(a) A person who believes that a violation of this Act by a public body has occurred may file a request for review with the Public Access Counselor established in the Office of the Attorney General not later than 60 days after the alleged violation. If facts concerning the violation are not discovered within the 60-day period, but are discovered at a later date,
not exceeding 2 years after the alleged violation, by a person utilizing reasonable diligence, the request for review may be made within 60 days of the discovery of the alleged violation.

(Emphasis in original, to mark the amended language.)

Discovering an OMA violation beyond the old 60-day deadline was a teeth-gnasher, and happened more often than you’d think. This amendment should make a real difference.

OMA and Real Estate Deals

City of DeKalb just paid for an appraisal of the old Ducky’s/Otto’s building at Lincoln and First. I haven’t heard a peep otherwise, but mindful of possible next steps I’ve done a little homework.

The Open Meetings Act (OMA) has a couple things to say about what a local government can do in closed session when it comes to real estate deals.

[2(c)](5) The purchase or lease of real property for the use of the public body, including meetings held for the purpose of discussing whether a particular parcel should be acquired.

(6) The setting of a price for sale or lease of property owned by the public body.

Exceptions to openness must be strictly construed, so we need to be clear on what’s not okay to talk about in closed session, and this isn’t always readily apparent (and/or has been more firmly established by case law instead of legislation). In this case, a publication from Ancel Glink called “304 Questions that Have Actual Answers” gives us examples. Continue reading OMA and Real Estate Deals

About Northwestern’s Desire to Acquire KishHealth

I want to thank the DeKalb County Citizens for Better Mental Health Care (CBMH) for keeping abreast of these developments and getting the word out.

In fact, if it weren’t for the ad hoc CBMH, there wouldn’t even have been a public hearing on the matter; hearings are not automatic and must be requested of the supervising state board.

This post combines facts from the application itself (the proposal requires approval of the Illinois Health Facilities and Services Review Board), my observations of the September 24 public hearing, and reports from CBMH co-chairs Barry Schrader and Eileen Dubin obtained at a press conference earlier this week.

Mergers vs. Acquisitions

Many people use the words interchangeably, but there’s a distinction between mergers and acquisitions and Northwestern definitely wants to acquire KishHealth. From the application:

In the proposed transaction, Northwestern Memorial HealthCare (NMHC) will become the sole corporate member of KishHealth System (KishHealth). As such, NMHC will have the power and authority to govern, direct and oversee the property, funds, business and affairs of KishHealth.

It’s a change of ownership that, regardless of the appointment of a few local people to serve on the new board, would effectively end local control over the second-largest employer in the county.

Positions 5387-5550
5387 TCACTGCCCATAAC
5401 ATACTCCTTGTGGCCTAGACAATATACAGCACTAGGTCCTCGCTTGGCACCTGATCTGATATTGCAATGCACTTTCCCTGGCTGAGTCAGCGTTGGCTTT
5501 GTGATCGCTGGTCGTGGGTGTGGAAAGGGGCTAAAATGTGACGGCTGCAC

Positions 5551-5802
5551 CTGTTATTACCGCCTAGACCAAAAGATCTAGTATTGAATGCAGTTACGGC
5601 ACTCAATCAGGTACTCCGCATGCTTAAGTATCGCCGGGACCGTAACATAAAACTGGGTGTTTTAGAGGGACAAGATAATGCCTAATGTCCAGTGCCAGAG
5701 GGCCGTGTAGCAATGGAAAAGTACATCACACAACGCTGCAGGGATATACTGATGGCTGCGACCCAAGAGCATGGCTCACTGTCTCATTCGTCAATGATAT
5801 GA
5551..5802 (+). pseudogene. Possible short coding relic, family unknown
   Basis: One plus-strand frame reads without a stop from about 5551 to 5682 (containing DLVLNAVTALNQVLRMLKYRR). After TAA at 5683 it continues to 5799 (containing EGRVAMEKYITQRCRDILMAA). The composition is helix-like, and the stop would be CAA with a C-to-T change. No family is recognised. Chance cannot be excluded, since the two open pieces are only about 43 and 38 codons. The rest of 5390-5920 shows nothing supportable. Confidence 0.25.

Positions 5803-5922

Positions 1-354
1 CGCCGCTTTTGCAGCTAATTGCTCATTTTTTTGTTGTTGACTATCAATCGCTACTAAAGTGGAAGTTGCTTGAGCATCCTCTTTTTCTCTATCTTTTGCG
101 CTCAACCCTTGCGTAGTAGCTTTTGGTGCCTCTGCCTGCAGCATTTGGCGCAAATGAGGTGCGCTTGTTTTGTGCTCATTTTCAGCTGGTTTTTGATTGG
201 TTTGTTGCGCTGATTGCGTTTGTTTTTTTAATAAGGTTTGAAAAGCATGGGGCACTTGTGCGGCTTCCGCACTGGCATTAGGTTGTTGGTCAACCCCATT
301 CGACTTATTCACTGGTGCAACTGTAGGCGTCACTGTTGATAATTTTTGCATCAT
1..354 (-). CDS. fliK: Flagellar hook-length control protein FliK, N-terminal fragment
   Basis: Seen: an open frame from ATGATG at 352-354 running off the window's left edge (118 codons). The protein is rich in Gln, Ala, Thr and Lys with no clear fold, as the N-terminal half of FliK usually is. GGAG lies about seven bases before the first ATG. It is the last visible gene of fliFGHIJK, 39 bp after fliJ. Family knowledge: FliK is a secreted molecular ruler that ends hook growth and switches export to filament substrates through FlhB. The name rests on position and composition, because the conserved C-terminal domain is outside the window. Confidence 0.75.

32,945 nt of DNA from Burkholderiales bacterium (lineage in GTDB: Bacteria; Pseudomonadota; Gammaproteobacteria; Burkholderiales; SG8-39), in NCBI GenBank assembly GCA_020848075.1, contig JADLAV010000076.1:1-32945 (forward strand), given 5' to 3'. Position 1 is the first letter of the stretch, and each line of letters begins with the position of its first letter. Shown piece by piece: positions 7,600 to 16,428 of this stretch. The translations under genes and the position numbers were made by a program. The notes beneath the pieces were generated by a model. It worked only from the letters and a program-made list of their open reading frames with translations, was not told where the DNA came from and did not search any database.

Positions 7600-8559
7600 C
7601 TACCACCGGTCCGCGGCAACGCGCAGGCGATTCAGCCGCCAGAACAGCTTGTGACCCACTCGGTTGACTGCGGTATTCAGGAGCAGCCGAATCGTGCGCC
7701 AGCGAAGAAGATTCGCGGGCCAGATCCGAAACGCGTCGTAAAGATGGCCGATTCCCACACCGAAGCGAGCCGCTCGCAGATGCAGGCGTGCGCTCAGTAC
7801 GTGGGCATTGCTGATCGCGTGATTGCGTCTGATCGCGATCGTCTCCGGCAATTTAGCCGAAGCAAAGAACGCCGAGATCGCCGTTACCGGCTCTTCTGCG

CBMH points out that when Kish acquired the DeKalb Clinic, the Clinic employees lost all seniority. In the case of staff cutbacks, they’ll be the first to go. What is there stopping the same thing from happening to Kish staff?

For that matter, what would stop Northwestern from closing some departments or facilities? Answer: apparently, not much. This, from the “affirmations” attached as appendices to the application (my emphasis):

[Northwestern] and KishHealth do not anticipate any reductions to the scope of services or levels of care currently provided at Kishwaukee Community Hospital within 24 months after the affiliation.

Same goes for Valley West Community Hospital in Sandwich.

Continue reading About Northwestern’s Desire to Acquire KishHealth

DeKalb’s Abuse of the Consent Agenda

We’ve occasionally pointed out how DeKalb’s ordinances don’t always match up to Illinois statutes. The most recent example is contained within the lawsuit filed last week against the city, which details how the language of the DeKalb Municipal Code differs from state law in the matter of mayoral voting.

So, too, does the language differ in the matter of the consent agenda. Here’s what the statute says (my emphases):

[65 ILCS 5/3.1-40-40] The yeas and nays shall be taken upon the question of the passage of the designated ordinances, resolutions, or motions and recorded in the journal of the city council. In addition, the corporate authorities at any meeting may by unanimous consent take a single vote by yeas and nays on the several questions of the passage of any 2 or more of the designated ordinances, orders, resolutions, or motions placed together for voting purposes in a single group.

And here are DeKalb’s rules:

c) The Consent Agenda may, in the initial discretion of the City Manager, include any of the items listed on the Regular Meeting agenda. Each and every matter contained on the Consent Agenda may be passed in an omnibus fashion and shall require the concurrence of a majority vote of the Aldermen holding office, with the right of the Mayor to vote as otherwise provided by law. At any Council meeting, any member of the City Council shall have the right to have any matter on the Consent Agenda removed therefrom and placed as a separate item on the agenda, within the appropriate category. At any time prior to a vote on the passage of the Consent Agenda, a member of the public may request of an Alderman that a matter be removed from the Consent Agenda and be placed as a separate item on the agenda. It is within the discretion of the Alderman to do so. (06-32)

DeKalb has once again created exceptions for itself. Instead of abiding by the rule that the consent agenda be approved by unanimous vote, it has lowered the bar to require a simple majority; and, in replacing the vote of the corporate authorities with aldermen only, is a rule that might exclude the mayor. Continue reading DeKalb’s Abuse of the Consent Agenda